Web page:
Colorado’s Census delays leave candidates waiting, worrying about what 2022’s district lines will be
State expected to gain an eighth congressional district, and will likely miss constitutional deadline for new maps
The Denver Post
Delays at the U.S. Census Bureau threaten to upend Colorado’s redistricting process, leaving state and federal candidates guessing whether they will live in the district they seek to represent and prospective candidates in the dark as they weigh moves that could make or break careers.
“You have to prepare for the issues and focus on that district and you’re not going to know where the district is until December?” Republican strategist and former congressional campaign manager Tyler Sandberg said of the dilemma. “They’re going to lose all of 2021.”
The redistricting process, which happens once a decade, is messy even without Census delays. Incumbent legislators, who are friends and colleagues, are forced to run against each other. Some candidates quickly pack up and move, because Colorado’s constitution requires a candidate to live in a state legislative district for one year before the election. At stake is nothing less than party control of the Colorado General Assembly and Congress.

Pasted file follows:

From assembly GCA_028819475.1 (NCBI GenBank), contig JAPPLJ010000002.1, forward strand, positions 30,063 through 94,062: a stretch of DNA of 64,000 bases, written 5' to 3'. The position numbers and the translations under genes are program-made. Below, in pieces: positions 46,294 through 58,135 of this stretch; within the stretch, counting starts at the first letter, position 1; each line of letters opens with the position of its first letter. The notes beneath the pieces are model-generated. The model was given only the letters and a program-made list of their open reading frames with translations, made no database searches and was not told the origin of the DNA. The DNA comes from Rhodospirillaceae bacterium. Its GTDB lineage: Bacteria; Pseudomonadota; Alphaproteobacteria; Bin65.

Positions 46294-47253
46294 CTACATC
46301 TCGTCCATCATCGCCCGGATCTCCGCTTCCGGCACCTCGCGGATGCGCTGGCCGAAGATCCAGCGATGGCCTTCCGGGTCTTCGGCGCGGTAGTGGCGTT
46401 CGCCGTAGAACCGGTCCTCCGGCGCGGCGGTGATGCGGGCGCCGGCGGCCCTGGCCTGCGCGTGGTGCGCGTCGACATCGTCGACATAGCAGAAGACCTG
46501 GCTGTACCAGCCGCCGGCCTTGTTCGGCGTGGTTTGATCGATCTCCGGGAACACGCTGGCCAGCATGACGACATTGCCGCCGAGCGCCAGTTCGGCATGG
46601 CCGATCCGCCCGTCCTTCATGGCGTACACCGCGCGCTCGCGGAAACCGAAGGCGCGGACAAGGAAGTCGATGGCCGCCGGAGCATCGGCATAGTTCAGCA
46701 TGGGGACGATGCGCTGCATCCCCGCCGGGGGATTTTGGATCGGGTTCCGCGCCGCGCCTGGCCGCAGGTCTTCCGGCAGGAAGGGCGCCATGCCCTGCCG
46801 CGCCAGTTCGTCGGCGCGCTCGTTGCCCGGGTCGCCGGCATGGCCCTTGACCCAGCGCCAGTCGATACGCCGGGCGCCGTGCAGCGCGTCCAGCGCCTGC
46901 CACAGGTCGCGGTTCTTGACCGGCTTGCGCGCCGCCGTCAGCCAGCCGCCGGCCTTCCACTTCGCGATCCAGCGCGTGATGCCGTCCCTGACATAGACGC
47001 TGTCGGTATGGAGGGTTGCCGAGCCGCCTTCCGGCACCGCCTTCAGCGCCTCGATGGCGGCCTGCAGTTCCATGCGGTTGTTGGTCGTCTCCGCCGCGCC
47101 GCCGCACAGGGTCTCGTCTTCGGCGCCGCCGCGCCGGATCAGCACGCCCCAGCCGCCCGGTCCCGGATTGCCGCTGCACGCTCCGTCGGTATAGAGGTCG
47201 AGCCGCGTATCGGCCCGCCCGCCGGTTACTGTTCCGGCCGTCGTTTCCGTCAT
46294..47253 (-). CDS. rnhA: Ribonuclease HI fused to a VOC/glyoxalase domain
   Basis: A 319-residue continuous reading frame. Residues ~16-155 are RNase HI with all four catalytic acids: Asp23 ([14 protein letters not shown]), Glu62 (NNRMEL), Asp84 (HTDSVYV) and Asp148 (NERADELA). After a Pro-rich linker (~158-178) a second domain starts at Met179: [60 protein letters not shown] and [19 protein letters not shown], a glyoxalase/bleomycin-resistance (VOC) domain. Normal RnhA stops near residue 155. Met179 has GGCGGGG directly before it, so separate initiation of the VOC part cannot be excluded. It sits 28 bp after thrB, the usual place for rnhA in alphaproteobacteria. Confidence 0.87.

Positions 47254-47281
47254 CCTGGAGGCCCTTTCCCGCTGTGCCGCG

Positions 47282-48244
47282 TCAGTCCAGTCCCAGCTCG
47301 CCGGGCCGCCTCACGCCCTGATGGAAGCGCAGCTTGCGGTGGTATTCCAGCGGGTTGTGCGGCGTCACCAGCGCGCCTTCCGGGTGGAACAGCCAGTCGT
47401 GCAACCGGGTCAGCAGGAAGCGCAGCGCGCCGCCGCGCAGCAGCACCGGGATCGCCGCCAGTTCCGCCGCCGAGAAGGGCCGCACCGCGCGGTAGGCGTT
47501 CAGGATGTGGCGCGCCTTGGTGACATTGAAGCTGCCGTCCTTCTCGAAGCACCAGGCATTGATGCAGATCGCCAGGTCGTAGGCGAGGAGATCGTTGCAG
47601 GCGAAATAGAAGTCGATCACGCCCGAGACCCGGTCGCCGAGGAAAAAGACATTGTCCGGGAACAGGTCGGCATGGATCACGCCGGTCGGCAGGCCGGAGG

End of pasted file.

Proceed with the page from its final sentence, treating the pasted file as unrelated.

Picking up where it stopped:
This year, the chaos is amplified because the data that dictates the new maps won’t arrive until as late as Sept. 30 — a delay of six months. Under the state constitution, Colorado’s redistricting commissions must draw maps by mid-September, an impossibility without the data. Further muddling matters is the expectation that Colorado will gain a congressional district, which is sure to significantly reshape the existing seven.
Read more at DenverPost.com.